Mellow is a misleading name for costume jewellery made of construction & building materials. The designer Melita Rus, however, is mellow. Her Mellow jewellery brand is a combination of her fragile nature and a strong attraction to the materials used to build and repair.
A 26-year-old Melita is a daughter of the Jewish father and Lithuanian mother, born in a periphery of the Northern Lithuania. A curious soul, Melita was always interested in her dad’s garage more than dolls: “My dad’s garage with all the tools and screws was more attractive to me than a girl’s room with dolls. I was inspired by how materials used to build a house, a bridge or a road are important for the development.”
Combined with her knowledge of building materials and her artistic nature (Melita has graduated from the Vilnius Academy of Arts with a degree in Fashion Design), Mellow by Melita Rus was born.
Fashion Bloc: Can you describe Mellow by Melita Rus in one sentence?
Melita Rus: I judge beauty and its value not by the number of carats or a hallmark but for what it stands for.
FB: What materials do you use exactly to create Mellow jewellery? Where do you source them?
MR: I use unusual materials. Construction and household materials, like screws, bolts, cables and other things I find in a household shop. I also like to add more value and energy to my pieces by adding Baltic amber, Swarovski crystals, and mineral stones such us Quartz, Amethysts and others. I always search for new materials and I tend to make experiments with them. I like clashing materials in one piece like melted plastic and Amber, or other semiprecious stones. It is a nice mix of edgy and classy, and that is what makes my jewellery so eclectic and alternative.
FB: How did you come up with an idea to create jewellery from construction and building materials?
MR: I can’t tell you how exactly. I guess, it happened intuitively because of my childhood playground. I felt enormous allure to tough materials, that give you that cold energy of strength. Or maybe because I was shy and lacked self-confidence all my youth. Something was missing, you know, I was like a turtle without its shell. Maybe, this was how I came up with an idea to create jewellery from materials usually used for the most important physical things in human civilisation: to build a house, a road or a bridge.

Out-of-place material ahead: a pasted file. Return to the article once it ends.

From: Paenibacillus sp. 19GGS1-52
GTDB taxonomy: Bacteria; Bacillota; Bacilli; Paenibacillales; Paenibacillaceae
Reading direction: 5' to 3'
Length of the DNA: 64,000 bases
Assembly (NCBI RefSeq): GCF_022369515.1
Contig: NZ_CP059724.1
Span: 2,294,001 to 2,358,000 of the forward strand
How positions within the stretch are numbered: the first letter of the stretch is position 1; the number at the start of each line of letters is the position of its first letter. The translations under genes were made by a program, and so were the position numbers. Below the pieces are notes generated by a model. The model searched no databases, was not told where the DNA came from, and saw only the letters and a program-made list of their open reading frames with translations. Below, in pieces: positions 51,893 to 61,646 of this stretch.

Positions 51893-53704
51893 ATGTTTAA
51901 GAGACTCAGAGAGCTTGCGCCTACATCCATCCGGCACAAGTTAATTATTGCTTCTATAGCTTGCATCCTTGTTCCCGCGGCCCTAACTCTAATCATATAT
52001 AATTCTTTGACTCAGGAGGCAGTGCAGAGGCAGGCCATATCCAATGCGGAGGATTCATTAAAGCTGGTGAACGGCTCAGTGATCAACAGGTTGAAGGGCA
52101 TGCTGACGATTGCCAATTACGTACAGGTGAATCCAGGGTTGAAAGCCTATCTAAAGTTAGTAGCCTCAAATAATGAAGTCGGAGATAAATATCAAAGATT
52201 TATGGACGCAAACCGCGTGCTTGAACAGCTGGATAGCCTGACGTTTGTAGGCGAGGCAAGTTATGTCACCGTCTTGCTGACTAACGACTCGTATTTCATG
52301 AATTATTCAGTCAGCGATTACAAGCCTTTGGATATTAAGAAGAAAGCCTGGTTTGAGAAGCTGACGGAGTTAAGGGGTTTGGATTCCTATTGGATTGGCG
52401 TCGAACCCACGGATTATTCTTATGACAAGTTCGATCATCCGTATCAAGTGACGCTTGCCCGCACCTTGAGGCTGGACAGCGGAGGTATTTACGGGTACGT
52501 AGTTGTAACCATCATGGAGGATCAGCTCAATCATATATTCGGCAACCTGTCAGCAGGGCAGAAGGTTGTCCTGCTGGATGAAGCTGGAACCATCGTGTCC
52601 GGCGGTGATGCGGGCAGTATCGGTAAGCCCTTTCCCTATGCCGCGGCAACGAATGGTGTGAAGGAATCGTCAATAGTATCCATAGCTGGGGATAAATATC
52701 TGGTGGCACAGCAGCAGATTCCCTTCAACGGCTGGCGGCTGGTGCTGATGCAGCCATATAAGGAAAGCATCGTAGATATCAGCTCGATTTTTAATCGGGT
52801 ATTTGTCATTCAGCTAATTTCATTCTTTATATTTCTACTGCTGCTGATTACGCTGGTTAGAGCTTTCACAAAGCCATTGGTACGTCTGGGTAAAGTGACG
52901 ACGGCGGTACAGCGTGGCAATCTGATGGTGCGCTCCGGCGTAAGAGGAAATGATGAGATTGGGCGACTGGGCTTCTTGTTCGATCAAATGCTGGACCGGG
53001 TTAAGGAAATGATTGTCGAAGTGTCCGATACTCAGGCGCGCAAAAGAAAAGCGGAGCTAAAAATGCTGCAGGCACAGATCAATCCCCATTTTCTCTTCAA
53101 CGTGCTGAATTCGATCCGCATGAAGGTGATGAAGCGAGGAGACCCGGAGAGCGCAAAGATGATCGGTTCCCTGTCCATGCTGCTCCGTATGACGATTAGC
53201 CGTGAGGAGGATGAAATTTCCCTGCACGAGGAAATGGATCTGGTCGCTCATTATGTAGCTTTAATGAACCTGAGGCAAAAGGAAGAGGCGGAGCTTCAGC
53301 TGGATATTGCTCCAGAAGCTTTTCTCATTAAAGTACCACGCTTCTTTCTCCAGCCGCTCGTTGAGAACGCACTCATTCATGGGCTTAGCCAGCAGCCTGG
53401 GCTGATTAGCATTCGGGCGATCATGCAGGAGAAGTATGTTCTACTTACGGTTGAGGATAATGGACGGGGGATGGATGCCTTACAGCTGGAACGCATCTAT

FB: Is sustainability important to you?
MR: Despite the fact that my brand isn’t 100% sustainable, I definitely tend to make my pieces and packaging as much as possible sustainable. Also, I don’t throw away pieces that I don’t sell, I just remake them and give them a second life. I want my customers to not be concerned if the materials will change throughout the time because Mellow jewellery is made for living a life together with you. So, we hope our customers would wear Mellow forever.
FB: What is the risk of creating statement pieces?
MR: People who value and wear statement jewellery are intelligent and have a perfect sense of style; they don’t follow fashion trends blindly. It means that it is more difficult to reach them because they don’t take things for granted. Statement pieces are far more than just a thing, it is like a piece of art which tells the story and stands for particular values.
FB: Where do you find inspiration?
MR: It is funny, but the best place for inspiration is a car service, so there is always a good news for me when my car is broken. Also, buildings under construction and specialised household stores are my favourite places to be. I can be inspired by a car engine, a vacuum cleaner or a crashed washing machine. I even find myself inspired when I touch different surfaces, for example, various packages of food. I always have been a little bit strange like that.
FB: Can you tell us a little bit more about the creative process?
MR: Oh, it is a process. First of all, it takes a lot of time to find the right materials, so a big part of the creative process is sourcing the materials. Yes, you can think that there are a lot of household shops in every city and it is easy just to go there and buy something, but this is not usually the case. Sometimes I need to take apart an old tv set in order to find the detail which fits for my new idea. Second, I spend a lot of time experimenting with different materials and how they match together. A creative process can be painful (literally), smelly (also literally) and not without a collateral damage. But I love what I do, despite the scarves.
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